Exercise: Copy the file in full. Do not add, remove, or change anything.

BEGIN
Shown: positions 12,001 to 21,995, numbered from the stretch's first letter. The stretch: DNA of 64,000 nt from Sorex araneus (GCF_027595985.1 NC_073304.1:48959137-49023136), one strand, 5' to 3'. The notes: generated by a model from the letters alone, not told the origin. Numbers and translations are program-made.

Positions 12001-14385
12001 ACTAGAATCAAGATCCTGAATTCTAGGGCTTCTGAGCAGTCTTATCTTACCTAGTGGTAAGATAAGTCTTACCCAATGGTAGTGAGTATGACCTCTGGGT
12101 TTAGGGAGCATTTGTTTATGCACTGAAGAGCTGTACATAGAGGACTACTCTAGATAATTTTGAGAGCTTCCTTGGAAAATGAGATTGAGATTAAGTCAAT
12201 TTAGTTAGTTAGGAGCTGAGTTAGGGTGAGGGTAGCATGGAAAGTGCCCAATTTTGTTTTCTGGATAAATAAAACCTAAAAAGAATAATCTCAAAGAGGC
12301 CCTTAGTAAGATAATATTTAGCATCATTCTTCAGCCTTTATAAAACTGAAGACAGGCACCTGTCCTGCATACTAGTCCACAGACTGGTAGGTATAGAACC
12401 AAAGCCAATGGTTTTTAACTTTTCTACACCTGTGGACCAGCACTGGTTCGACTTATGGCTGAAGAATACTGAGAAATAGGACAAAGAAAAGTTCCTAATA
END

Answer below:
Shown: positions 12,001 to 21,995, numbered from the stretch's first letter. The stretch: DNA of 64,000 nt from Sorex araneus (GCF_027595985.1 NC_073304.1:48959137-49023136), one strand, 5' to 3'. The notes: generated by a model from the letters alone, not told the origin. Numbers and translations are program-made.

Positions 12001-14385
12001 ACTAGAATCAAGATCCTGAATTCTAGGGCTTCTGAGCAGTCTTATCTTACCTAGTGGTAAGATAAGTCTTACCCAATGGTAGTGAGTATGACCTCTGGGT
12101 TTAGGGAGCATTTGTTTATGCACTGAAGAGCTGTACATAGAGGACTACTCTAGATAATTTTGAGAGCTTCCTTGGAAAATGAGATTGAGATTAAGTCAAT
12201 TTAGTTAGTTAGGAGCTGAGTTAGGGTGAGGGTAGCATGGAAAGTGCCCAATTTTGTTTTCTGGATAAATAAAACCTAAAAAGAATAATCTCAAAGAGGC
12301 CCTTAGTAAGATAATATTTAGCATCATTCTTCAGCCTTTATAAAACTGAAGACAGGCACCTGTCCTGCATACTAGTCCACAGACTGGTAGGTATAGAACC
12401 AAAGCCAATGGTTTTTAACTTTTCTACACCTGTGGACCAGCACTGGTTCGACTTATGGCTGAAGAATACTGAGAAATAGGACAAAGAAAAGTTCCTAATA